Tekken 7 Review

Tekken 7 punches through the competition.


Within my first thirty seconds of booting up Tekken 7, I was already convinced that I was going to enjoy what the game had in store. The pumping music and familiar yet refined and outgoing presentation welcomed me back into the series with open arms. It’s been some years since I’ve played Tekken 6 and Tekken Tag Tournament 2, but upon entering Tekken 7 I was reminded of those nights endlessly going head to head against friends and losing hours to intense, fun competition. Tekken 7 succeeds in being a solid entry into the series. Through presentation, updates to the fight mechanics, and a deluge of content for fans to enjoy, Tekken 7 punches through the competition and reminds us why Tekken is one of the best fighting game franchises of all time.

The packaging around Tekken 7 is beautiful. The menus are slick. The music in the main menu immediately asks for your attention; but if for some reason you don’t find the music that engaging, it’s okay because Tekken 7 also has the soundtracks to every other Tekken game including Tekken Revolution. The over the top presentation of the game adds charm as it capitalizes off of Tekken’s history as a retro game franchise. The announcers, the particle effects, and the overall vibe of the game feels very rooted in an updated 90s fighting game style and the presentation portrays this before even entering a fight. Once you are in a fight, slight touches like the contextual camera zoom and slow motion on impact take the feel and intensity of the fight to the next level. Tekken 7 is a much more cinematic game than its predecessors.

Fighting in Tekken is mostly the same as it has always been with a couple of minor tweaks that have a major impact. The most notable addition is the change to the Rage system. In previous Tekken games, once your health dropped below a certain percentage, Rage mode would activate. Once Rage mode is active, your character would obtain an increase in damage given. In Tekken 7, instead of the increase in damage, Rage mode now allows the player access to Rage Arts. Rage Arts are a single attack that do considerable damage. When executed, they are carried out through an animation sequence which is very new to Tekken yet fits right at home. The inclusion of Rage Arts may be controversial for hardcore players seeing as how these techniques open the door for the tables to be turned easily during a match if hit. Rage Arts can allow for large deficits to be closed which can be both a good and bad thing. For casual and newer players, Rage Arts will likely be a welcomed addition. As someone who is less of a hardcore Tekken player but still a fan of the series, I personally appreciate the extra dimension to the fighting that Rage Arts bring.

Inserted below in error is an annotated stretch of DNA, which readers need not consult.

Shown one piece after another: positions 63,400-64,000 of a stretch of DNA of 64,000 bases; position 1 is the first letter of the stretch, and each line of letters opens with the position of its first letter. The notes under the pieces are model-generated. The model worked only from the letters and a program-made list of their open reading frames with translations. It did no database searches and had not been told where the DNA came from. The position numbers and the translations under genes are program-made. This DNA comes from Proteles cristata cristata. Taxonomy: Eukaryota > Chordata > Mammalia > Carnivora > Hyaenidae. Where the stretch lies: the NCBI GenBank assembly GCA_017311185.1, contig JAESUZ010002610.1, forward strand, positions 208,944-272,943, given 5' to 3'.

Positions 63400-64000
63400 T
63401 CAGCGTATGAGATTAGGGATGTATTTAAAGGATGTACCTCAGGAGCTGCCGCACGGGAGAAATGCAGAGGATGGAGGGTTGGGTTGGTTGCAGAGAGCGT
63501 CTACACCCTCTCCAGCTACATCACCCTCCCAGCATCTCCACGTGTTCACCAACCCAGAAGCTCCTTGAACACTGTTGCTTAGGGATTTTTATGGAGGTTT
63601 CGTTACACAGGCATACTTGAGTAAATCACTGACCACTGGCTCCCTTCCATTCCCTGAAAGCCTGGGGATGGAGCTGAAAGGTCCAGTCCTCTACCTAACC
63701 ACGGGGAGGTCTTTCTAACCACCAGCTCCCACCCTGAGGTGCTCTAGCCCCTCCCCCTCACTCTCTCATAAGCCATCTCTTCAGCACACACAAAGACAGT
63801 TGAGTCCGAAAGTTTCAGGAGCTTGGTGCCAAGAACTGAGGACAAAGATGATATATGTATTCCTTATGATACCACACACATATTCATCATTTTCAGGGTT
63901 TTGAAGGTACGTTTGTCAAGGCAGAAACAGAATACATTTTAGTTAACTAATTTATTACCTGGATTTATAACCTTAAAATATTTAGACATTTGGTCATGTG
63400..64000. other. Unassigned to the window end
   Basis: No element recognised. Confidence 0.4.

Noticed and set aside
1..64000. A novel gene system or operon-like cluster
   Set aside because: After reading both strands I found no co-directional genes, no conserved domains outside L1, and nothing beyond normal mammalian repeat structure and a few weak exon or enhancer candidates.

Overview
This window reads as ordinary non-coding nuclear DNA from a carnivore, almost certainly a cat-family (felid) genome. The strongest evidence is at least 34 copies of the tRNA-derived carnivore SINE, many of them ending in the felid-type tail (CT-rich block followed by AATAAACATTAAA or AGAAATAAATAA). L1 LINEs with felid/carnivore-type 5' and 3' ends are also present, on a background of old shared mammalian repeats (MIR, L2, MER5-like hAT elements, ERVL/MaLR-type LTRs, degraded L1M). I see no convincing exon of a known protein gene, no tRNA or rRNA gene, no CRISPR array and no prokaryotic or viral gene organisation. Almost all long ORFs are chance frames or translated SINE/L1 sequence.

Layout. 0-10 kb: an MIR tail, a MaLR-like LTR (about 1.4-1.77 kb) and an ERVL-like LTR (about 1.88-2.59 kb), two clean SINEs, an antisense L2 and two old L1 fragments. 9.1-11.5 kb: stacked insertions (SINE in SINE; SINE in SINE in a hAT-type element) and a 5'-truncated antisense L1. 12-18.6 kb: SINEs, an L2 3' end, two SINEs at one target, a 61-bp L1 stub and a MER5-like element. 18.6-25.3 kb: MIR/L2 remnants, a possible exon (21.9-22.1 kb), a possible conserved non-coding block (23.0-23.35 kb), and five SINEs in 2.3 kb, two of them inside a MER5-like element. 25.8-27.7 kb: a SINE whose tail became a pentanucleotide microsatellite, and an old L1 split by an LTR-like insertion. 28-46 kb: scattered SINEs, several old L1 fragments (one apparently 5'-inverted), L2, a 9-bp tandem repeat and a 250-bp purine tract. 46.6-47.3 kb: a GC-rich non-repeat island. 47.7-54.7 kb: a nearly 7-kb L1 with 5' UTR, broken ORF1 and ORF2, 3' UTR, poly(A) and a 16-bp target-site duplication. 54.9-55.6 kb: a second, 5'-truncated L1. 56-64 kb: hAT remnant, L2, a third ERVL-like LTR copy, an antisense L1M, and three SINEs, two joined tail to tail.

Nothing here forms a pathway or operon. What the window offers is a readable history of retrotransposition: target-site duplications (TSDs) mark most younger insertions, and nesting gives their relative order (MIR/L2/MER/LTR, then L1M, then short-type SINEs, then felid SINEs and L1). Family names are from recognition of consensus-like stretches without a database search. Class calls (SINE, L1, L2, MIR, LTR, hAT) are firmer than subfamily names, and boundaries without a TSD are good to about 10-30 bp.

Outside of the fighting, Tekken 7 has a great amount of content for fans to enjoy. The story mode takes a page from Netherrealm’s book and goes for a cinematic cut-scene filled focused story that will take a few hours to get through. The story focuses heavily on the Mishima family and their plights. It features a very well utilized cameo and adds some small tweaks here and there to make for an enjoyable overall experience. When you’re done with the base story, there are also short vignettes available to play through for the rest of Tekken’s cast; but if that’s not enough to satisfy you then don’t worry, there is a classic arcade mode along with a new treasure mode if you want to play specifically to collect items which you can use for things such as character customization which is back. Character customization returns with more options and a lot more opportunities for sick outfits, unique touches, and hilarious combinations. If somehow everything I just mentioned still is not everything you want from Tekken 7, well Tekken 7 has story endings you can unlock from all the Tekken games. There is not much more fan service to ask for than the nostalgia trip of watching Eddy’s ending from Tekken Tag Tournament.

There is a lot to keep you busy in Tekken 7 outside of the fighting; but even with that being the case the game still excels with solid fighting mechanics that are fun for beginners to learn but challenging for fans to master. The new mechanics added succeed in shaking things up and keeping things interesting while the single player content keeps the game engaging while giving the player reasons to keep coming back. Tekken 7 is successful in being a solid next entry into this seasoned franchise.

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